“Celebrate we will, because life is short but sweet for certain.”
— Dave Matthews Band, lyrics from “Two Step”
Because it’s our birthday here at the Displaced Nation, I’ve been having a think about my favorite parties from around the world. I’ve been to quite a few!
There are some I’ll never forget, some I wish I could forget — and some I’m still hoping to experience…
So today I present my top five picks of parties that I wish could be held every year in my own back yard, as it were, for my immediate attending pleasure.
For my first choice, there is simply no contest:
1) The Full Moon Party (Koh Phangan, Thailand)
This Full Moon Party is the bash to end them all. Upwards of 20,000 crowd the Haad Rin beach, on the southern tip of Koh Phangan, an island in the Gulf of Thailand. The party is so epic it has spawned imitators all around the world (especially in Thailand). There are people twirling fire sticks and jumping through fire hoops. Bars line the beach, and vast amounts of alcohol in plastic buckets fuels frantic dancing right through ‘till dawn — and beyond.
By the morning the survivors, usually the most party-savvy (or those who’ve paced their drinking), head off around the coast to start the after-party!
Everyone else falls into two categories:
- Those who made it home before they passed out, in which case they’ll have nothing worse than a hangover and the occasional burn mark as souvenirs.
- Those who collapsed on the sand mid-party. These unfortunates most likely will have been robbed of everything — including clothes. They face the unenviable task of getting home with no money, no car/bike keys, a raging headaches and a crippling sunburn. That, and the scorn of local taxi drivers, who tend to frown on naked passengers. (You only make this mistake once!)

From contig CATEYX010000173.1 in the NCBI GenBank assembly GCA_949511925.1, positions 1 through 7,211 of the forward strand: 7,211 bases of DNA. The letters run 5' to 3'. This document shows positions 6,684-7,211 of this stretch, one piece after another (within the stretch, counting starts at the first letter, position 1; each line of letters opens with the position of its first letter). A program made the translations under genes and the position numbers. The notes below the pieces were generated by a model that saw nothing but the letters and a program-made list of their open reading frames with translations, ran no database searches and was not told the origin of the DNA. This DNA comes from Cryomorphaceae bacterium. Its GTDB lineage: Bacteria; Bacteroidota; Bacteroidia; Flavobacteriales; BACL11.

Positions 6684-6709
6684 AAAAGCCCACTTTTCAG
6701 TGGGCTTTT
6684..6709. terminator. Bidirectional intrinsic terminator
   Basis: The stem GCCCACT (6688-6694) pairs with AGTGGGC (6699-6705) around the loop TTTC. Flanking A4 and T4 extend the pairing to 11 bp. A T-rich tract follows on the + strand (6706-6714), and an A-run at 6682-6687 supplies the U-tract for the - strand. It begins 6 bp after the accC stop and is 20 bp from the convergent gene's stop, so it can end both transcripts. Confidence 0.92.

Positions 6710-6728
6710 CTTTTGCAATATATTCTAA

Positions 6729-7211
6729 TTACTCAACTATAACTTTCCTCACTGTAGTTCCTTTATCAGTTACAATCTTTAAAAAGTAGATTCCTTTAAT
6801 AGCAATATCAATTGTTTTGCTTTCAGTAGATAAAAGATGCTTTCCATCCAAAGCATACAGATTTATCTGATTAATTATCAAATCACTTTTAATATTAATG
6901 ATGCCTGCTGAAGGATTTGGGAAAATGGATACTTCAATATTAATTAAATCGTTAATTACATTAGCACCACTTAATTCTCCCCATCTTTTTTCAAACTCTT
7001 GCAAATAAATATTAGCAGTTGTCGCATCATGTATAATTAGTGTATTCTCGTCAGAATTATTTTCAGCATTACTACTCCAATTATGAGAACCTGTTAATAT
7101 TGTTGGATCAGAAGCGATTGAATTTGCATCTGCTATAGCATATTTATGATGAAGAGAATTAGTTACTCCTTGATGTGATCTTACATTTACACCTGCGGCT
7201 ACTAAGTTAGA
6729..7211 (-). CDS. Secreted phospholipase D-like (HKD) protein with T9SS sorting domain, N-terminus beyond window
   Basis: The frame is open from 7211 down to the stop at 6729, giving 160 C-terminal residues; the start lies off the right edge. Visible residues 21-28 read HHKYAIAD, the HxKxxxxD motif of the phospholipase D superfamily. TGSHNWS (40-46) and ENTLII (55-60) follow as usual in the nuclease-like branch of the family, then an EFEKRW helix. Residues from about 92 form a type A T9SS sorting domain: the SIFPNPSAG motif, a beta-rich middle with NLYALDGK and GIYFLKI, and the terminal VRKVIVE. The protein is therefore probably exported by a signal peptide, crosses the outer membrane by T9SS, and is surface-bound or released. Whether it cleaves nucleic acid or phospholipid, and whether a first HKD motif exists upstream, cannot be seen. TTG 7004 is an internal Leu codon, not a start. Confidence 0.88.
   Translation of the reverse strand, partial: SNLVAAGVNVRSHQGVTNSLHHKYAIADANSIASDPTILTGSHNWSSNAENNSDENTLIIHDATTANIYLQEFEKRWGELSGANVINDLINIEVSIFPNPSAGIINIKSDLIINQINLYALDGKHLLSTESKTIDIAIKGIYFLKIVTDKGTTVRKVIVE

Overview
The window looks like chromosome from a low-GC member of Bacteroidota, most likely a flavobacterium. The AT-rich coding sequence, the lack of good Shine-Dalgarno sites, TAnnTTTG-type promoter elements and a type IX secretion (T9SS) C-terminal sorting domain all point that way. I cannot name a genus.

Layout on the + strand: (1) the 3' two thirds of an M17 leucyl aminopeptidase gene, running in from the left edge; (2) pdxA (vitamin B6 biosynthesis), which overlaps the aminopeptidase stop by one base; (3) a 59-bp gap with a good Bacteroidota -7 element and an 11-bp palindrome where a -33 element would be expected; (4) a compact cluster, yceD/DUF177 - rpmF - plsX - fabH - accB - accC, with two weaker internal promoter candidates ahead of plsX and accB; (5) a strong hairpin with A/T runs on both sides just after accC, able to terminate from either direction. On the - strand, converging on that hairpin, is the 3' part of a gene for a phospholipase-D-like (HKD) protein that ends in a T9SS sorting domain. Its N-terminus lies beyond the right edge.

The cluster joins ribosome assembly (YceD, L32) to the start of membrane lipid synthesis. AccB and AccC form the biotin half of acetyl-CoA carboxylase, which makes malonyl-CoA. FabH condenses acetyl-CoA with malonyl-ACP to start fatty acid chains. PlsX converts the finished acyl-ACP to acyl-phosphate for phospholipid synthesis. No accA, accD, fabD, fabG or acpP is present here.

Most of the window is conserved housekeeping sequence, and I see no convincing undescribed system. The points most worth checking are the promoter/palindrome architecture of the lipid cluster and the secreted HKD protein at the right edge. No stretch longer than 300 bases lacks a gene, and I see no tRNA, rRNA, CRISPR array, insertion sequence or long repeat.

And if this Full Moon bash is slightly too hard-core and crowded for your tastes, the enterprising organizers have come up with lesser parties for every week of the year: Black Moon, Half Moon, Blue Moon…along with the occasional Jungle Party scattered between.
Go there. Do it. Your liver will never be the same again!
TONY’S TIP: Don’t do drugs. Plain-clothed cops roam the beach, and have been known to try and sell drugs to unsuspecting tourists — and then arrest them if they agree to buy!
From one that’s free to all to one that’s recently become very hard to get to:
2) Burning Man (Black Rock Desert, Nevada)
Burning Man, a week-long event that pays tribute to radical self-expression, began as a bonfire ritual on the summer solstice. It is now so popular that it’s running a lottery system to see who gets to go. If you get the chance, it has to be one of the best New-Age festivals around: a mix of art, performance, story-telling, meeting, camping and surviving, all under the relentless desert sun (or the freezing desert night!).
Oh, did I mention? It’s in the desert.
Self-sufficiency is the key. Leave no trace. Meet up with like-minded, free spirited people from all over the world, and burn a gigantic man-shaped bonfire with them. Then cover yourself with body paint and go do something arty.
Sounds like heaven, eh?
Alas, my friends at Technomadia (a pair of technology-enable nomads) couldn’t get tickets this time, despite being an organizational hub for a whole “sect” of attendees over the last few years. As far as I know, the policy of offering tickets via lottery has been universally hated, and is under review.
The festival starts the last week in August, and the namesake (giant burning man) event takes place on the Saturday night before Labor Day.
And now to one that’s still just about doable:
3) Glastonbury! (Glastonbury, Somerset, UK)
Depending on your point of view, the Glastonbury Festival can be seen as one of the most famous music festivals in the world, with five days of top acts for every taste … or a deafening week camping in a muddy field in England!